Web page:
Puglia is a huge region that forms the heel of the Italian boot in the south-east of the country, it is bordered by Molise to the north, and by Campania and Basilicata to the west. The Italian wines of Puglia are sunny and generous, they are generally red and dry, sometimes mellow. The best known Puglia wines are P...
Puglia is a huge region that forms the heel of the Italian boot in the south-east of the country, it is bordered by Molise to the north, and by Campania and Basilicata to the west. The Italian wines of Puglia are sunny and generous, they are generally red and dry, sometimes mellow. The best known Puglia wines are Primitivo di Manduria and Salice Salentino. The region has 28 DOC (equivalent to the French AOC) and 4 DOCG (superior AOC).
The port of Brindisi and the town of Salice Salentino were founded by a community of Cretans who settled in Apulia 4000 years ago. Until the fall of the Western Roman Empire in the 5th century A.D., Puglia was a very active wine producing and trading region, thanks in particular to its strategic geographical position on the Mediterranean. After a long period of relative quietness, the region experienced a revival of interest at the beginning of the 20th century, with the expansion of vine planting and the birth of numerous cooperative wineries. A century later, Puglia is now one of the top 3 wine producing regions in Italy (together with Sicily and Veneto). The European Union has banned the planting of new vineyards, and subsidises the grubbing up of existing vines and encourages the recognition of the historical wine heritage.
The climate is extremely favourable for the vines. Italy's "California" enjoys record sunshine and a ripening season free of climatic accidents. The region is free of mountains and its soil is red due to its high concentration of iron, like the Coonawarra region in Australia. It is an ideal combination for the production of great red wines for ageing, while its coastal and southern location favours the consumption of white and rosé wines.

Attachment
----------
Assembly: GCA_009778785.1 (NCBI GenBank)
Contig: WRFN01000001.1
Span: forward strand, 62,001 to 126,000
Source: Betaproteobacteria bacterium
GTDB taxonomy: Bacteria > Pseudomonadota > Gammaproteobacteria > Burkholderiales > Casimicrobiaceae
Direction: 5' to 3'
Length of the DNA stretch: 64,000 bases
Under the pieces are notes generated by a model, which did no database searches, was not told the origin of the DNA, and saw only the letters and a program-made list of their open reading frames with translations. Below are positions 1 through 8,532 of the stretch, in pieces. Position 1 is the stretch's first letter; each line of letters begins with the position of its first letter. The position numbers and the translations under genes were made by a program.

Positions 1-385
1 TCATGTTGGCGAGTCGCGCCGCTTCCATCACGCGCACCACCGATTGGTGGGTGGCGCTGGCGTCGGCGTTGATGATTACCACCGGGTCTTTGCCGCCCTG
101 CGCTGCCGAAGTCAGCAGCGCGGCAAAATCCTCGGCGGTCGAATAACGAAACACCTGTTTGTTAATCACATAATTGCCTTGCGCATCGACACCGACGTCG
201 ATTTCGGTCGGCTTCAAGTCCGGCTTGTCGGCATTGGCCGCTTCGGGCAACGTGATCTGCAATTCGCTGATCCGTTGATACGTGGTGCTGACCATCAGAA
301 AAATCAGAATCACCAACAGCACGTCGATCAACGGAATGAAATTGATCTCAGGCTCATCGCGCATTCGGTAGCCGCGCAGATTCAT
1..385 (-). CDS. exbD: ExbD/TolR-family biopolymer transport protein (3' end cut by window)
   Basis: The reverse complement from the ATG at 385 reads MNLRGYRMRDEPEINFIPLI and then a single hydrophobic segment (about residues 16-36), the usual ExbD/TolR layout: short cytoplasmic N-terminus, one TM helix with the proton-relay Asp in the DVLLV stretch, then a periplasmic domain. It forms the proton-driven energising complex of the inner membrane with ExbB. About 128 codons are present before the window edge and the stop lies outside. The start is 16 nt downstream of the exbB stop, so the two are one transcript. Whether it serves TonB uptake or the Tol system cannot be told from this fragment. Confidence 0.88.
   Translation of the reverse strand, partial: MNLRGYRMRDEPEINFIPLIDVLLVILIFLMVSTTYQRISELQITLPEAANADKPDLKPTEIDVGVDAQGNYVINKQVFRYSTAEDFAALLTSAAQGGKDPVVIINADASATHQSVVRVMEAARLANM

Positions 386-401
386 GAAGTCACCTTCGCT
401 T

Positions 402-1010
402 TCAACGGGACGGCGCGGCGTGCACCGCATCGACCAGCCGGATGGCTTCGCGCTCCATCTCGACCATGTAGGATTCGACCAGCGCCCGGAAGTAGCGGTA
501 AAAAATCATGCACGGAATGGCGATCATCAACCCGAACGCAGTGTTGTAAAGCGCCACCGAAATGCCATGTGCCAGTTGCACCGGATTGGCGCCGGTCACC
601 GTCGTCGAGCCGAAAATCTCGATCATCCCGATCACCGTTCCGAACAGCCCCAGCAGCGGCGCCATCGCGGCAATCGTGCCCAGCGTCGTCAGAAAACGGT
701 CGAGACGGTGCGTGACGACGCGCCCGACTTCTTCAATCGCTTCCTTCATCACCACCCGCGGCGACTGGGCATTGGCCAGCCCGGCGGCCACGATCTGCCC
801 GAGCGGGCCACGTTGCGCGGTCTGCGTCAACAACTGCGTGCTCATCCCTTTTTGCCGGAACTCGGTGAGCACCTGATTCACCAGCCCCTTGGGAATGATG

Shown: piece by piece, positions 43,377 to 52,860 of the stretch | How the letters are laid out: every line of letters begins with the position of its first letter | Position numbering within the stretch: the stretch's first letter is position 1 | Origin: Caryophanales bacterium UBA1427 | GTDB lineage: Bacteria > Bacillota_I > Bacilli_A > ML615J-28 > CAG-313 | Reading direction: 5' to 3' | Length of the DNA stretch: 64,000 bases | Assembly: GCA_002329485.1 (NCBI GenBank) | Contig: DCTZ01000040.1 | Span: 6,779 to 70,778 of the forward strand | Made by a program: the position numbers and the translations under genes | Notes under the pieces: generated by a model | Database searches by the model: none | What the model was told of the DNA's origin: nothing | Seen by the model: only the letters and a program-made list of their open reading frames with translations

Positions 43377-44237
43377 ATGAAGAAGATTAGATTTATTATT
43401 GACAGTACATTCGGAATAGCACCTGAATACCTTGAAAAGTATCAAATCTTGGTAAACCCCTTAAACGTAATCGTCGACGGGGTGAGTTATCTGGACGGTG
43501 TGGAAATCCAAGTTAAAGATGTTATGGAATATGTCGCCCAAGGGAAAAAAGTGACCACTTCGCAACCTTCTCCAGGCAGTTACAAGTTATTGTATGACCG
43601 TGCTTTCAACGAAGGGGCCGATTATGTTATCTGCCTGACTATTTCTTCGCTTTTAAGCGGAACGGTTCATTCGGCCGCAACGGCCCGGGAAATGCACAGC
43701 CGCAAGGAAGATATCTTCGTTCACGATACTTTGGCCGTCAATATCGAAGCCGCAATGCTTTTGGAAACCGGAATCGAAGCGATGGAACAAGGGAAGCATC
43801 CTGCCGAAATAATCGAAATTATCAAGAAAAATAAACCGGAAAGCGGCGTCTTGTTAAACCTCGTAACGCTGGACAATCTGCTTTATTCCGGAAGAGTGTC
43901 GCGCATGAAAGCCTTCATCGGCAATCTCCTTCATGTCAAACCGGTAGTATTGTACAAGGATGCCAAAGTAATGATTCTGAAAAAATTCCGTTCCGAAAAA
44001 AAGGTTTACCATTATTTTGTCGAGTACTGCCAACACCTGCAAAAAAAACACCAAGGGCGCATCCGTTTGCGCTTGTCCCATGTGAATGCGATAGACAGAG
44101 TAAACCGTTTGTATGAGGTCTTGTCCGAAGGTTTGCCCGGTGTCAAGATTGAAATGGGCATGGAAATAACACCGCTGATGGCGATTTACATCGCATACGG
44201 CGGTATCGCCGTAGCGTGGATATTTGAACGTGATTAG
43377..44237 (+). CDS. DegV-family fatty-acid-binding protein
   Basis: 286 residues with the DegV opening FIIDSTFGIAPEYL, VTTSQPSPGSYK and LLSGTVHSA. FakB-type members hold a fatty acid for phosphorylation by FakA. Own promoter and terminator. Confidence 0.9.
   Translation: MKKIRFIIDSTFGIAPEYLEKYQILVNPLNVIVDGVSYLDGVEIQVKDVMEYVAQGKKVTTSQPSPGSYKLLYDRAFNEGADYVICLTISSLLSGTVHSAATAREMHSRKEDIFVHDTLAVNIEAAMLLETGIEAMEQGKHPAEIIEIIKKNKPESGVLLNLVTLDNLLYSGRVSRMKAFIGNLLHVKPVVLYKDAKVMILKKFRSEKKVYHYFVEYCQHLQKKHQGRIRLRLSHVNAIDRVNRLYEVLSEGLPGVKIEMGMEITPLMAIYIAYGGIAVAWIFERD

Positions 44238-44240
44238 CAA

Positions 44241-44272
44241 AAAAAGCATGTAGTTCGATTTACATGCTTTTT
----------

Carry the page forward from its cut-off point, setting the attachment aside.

The region of Puglia is a bit like the Italian Languedoc! There is enormous potential to revitalise a region historically concentrated on volumes and to invest in native grape varieties with high potential. The originality of the small producers and cooperatives lies in the blending of several grape varieties allowing them to obtain very well-balanced wines. Plantations of international grape varieties, such as Cabernet Sauvignon, Merlot and Chardonnay, are accelerating and offer a particularly relevant alternative, both in Italy and abroad.
A very qualitative grape variety could be Nero di Troia or Uva di Troia, which is included in the DOCG Castel del Monte appellations. It produces fine, well-balanced wines, capable of improving with age. Negroamaro (bitter-black) reveals a great tannic and aromatic structure, which allows the production of great wines, particularly in the DOC Salice Salentino. It can be softened by the addition of Malvasia Nera, making the wines more accessible when young. Finally, Primitivo (called Zinfandel in the USA) is a source of dry and semi-dry wines that are easily appreciated for their generous fruitiness and rich aromatic palette. In the DOC Primitivo di Manduria, yields are lower and the wine is aged in barrels, producing highly concentrated and full-bodied wines worthy of California Zinfandel.
White wines are generally very expressive, mostly consumed locally and they accompany richly flavoured dishes admirably. The Verdeca grape variety is known for its high quality and is used in the DOC Locorotondo and DOC Martina Franca. It delivers aromas of citrus fruit, honeysuckle and flint. The Chardonnay plantations in the southern part of the region are commercially successful and broaden the range of white Puglia wines.
One of Italy's legendary wines is the "Five Roses" rosé from Leone de Castris. Until 1943, this wine made from Negroamaro was consumed locally and in bulk. The soldiers at the nearby American base were so fond of it that in 1943 they asked to bottle the wine to take it to the United States. The first bottling was therefore done in beer bottles brought by the Americans themselves! If one day you pass through Salice Salentino, take the opportunity to visit the museum in Leone de Castris where you can see an original bottle from 1943.
Alfavin.ch is proud to work with :